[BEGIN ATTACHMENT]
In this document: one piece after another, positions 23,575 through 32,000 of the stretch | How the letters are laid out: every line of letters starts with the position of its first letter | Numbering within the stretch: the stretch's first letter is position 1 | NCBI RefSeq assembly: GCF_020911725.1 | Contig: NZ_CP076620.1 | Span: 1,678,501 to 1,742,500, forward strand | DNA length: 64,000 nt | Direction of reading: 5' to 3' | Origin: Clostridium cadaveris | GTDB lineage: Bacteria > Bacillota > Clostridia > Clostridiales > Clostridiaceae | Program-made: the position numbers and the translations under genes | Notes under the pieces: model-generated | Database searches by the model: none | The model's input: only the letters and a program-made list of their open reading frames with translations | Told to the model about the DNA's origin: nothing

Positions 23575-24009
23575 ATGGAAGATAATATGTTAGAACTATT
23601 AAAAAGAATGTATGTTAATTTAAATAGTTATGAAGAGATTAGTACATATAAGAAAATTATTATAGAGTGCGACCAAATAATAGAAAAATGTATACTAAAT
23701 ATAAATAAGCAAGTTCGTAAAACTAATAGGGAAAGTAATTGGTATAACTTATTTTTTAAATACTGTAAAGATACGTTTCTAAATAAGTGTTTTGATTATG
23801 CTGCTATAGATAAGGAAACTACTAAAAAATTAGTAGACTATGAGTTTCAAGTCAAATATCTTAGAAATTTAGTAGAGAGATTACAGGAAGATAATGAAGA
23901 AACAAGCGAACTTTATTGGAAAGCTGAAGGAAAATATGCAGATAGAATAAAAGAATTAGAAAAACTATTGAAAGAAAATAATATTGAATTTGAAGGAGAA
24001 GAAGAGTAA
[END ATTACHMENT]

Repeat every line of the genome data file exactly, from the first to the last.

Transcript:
In this document: one piece after another, positions 23,575 through 32,000 of the stretch | How the letters are laid out: every line of letters starts with the position of its first letter | Numbering within the stretch: the stretch's first letter is position 1 | NCBI RefSeq assembly: GCF_020911725.1 | Contig: NZ_CP076620.1 | Span: 1,678,501 to 1,742,500, forward strand | DNA length: 64,000 nt | Direction of reading: 5' to 3' | Origin: Clostridium cadaveris | GTDB lineage: Bacteria > Bacillota > Clostridia > Clostridiales > Clostridiaceae | Program-made: the position numbers and the translations under genes | Notes under the pieces: model-generated | Database searches by the model: none | The model's input: only the letters and a program-made list of their open reading frames with translations | Told to the model about the DNA's origin: nothing

Positions 23575-24009
23575 ATGGAAGATAATATGTTAGAACTATT
23601 AAAAAGAATGTATGTTAATTTAAATAGTTATGAAGAGATTAGTACATATAAGAAAATTATTATAGAGTGCGACCAAATAATAGAAAAATGTATACTAAAT
23701 ATAAATAAGCAAGTTCGTAAAACTAATAGGGAAAGTAATTGGTATAACTTATTTTTTAAATACTGTAAAGATACGTTTCTAAATAAGTGTTTTGATTATG
23801 CTGCTATAGATAAGGAAACTACTAAAAAATTAGTAGACTATGAGTTTCAAGTCAAATATCTTAGAAATTTAGTAGAGAGATTACAGGAAGATAATGAAGA
23901 AACAAGCGAACTTTATTGGAAAGCTGAAGGAAAATATGCAGATAGAATAAAAGAATTAGAAAAACTATTGAAAGAAAATAATATTGAATTTGAAGGAGAA
24001 GAAGAGTAA